Rhetorical Use Of Ethos And Logos In Patrick Henry's Speech

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Patrick Henry, a Virginian lawyer, made himself known for the speeches supporting American democracy. He is known as the "Orator of Liberty." In 1775, American colonists were still under Great Britain’s power. Many were hoping to be able to work out their disagreements and remain British subjects. Patrick Henry had had enough of cooperating with the British. Henry believed the only solution left was to go to war with Britain. So he gives a speech to the Virginia Convention to plead his cause. In his speech he uses many different examples of ethos, pathos, and logos. To begin with, pathos is appealing with the audience’s emotions. An emotional appeal evokes anger, laughter, sadness, fear, joy, pride, and etc. For example, Henry says "I consider it as nothing less than a question of freedom or slavery..." The thoughts and emotions connected with the word slavery bring many things to mind. Like do you want to be under "slavery" for Britain forever to never be free or fight to have …show more content…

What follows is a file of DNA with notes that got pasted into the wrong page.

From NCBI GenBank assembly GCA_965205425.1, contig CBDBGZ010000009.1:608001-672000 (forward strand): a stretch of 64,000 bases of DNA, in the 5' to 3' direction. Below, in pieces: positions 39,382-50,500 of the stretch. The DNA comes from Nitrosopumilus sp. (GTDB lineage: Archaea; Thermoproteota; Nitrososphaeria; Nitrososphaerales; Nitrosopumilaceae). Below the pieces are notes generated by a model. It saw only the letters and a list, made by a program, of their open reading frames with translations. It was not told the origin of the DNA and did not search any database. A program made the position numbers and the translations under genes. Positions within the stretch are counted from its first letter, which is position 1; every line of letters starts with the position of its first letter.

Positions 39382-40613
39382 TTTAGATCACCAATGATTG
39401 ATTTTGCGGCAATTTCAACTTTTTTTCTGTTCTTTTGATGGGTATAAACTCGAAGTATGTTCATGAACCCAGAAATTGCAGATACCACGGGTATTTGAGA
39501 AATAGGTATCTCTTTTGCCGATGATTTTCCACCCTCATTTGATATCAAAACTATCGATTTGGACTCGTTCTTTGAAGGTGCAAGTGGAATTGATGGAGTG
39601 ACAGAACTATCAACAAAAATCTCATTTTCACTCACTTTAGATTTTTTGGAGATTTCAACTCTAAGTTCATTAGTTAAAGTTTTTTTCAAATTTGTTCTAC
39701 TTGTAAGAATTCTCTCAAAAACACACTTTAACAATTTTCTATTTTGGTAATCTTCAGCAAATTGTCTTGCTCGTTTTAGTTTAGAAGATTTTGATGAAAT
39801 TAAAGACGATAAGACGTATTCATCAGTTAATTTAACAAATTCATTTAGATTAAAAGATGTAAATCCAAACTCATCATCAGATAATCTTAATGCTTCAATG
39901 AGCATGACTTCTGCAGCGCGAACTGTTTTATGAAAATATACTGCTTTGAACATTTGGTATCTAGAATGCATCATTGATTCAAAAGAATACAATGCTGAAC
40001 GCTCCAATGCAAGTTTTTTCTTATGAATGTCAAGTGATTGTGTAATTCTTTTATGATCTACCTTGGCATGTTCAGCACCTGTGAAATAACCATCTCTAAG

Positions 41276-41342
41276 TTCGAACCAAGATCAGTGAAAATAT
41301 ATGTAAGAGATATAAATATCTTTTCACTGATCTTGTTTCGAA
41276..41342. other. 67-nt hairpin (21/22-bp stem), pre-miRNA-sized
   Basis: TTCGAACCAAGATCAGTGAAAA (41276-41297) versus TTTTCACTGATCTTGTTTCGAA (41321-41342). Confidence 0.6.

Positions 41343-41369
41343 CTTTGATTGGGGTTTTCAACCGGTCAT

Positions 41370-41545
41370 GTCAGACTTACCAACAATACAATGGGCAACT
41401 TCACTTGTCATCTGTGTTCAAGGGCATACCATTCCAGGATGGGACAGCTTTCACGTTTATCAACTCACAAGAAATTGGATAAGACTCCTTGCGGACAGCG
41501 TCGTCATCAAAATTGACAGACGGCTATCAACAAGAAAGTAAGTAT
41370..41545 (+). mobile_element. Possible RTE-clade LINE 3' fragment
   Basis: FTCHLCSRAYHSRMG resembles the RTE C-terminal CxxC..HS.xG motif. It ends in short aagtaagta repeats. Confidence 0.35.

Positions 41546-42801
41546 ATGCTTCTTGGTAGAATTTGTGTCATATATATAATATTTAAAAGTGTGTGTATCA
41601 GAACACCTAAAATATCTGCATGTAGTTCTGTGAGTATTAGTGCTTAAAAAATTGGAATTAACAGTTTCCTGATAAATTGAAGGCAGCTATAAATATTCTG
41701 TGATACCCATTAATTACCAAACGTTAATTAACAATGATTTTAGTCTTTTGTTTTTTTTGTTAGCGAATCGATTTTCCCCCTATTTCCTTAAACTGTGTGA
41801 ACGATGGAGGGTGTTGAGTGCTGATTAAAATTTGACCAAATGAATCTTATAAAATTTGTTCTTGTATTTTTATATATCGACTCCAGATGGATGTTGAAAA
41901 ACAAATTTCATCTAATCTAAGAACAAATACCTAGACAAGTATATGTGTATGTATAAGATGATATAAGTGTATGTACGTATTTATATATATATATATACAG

Logos is the appeal to the audience’s logic or thinking of constructing a well-reasoned argument. It includes: facts, research, and statistics. For instance, "And what have we to oppose to them? Shall we try argument? Have we anything new to offer on the subject? Shall we resort to entreaty and humble supplication?" He's making them think about everything they've done in the past that hasn't worked. Another example of logos is "Our petitions have been slighted; our remonstrance have produced additional violence insult; our supplications have been disregarded; and we have been spurned, with contempt, from the foot of the throne. There is no longer any room for hope." Henry is telling us that the British have been unresponsive to anything but armed resistance. He also said the British had no interest in compromising with us. Henry used logos in his speech so the audience could really think about the consequences in not fighting and staying with

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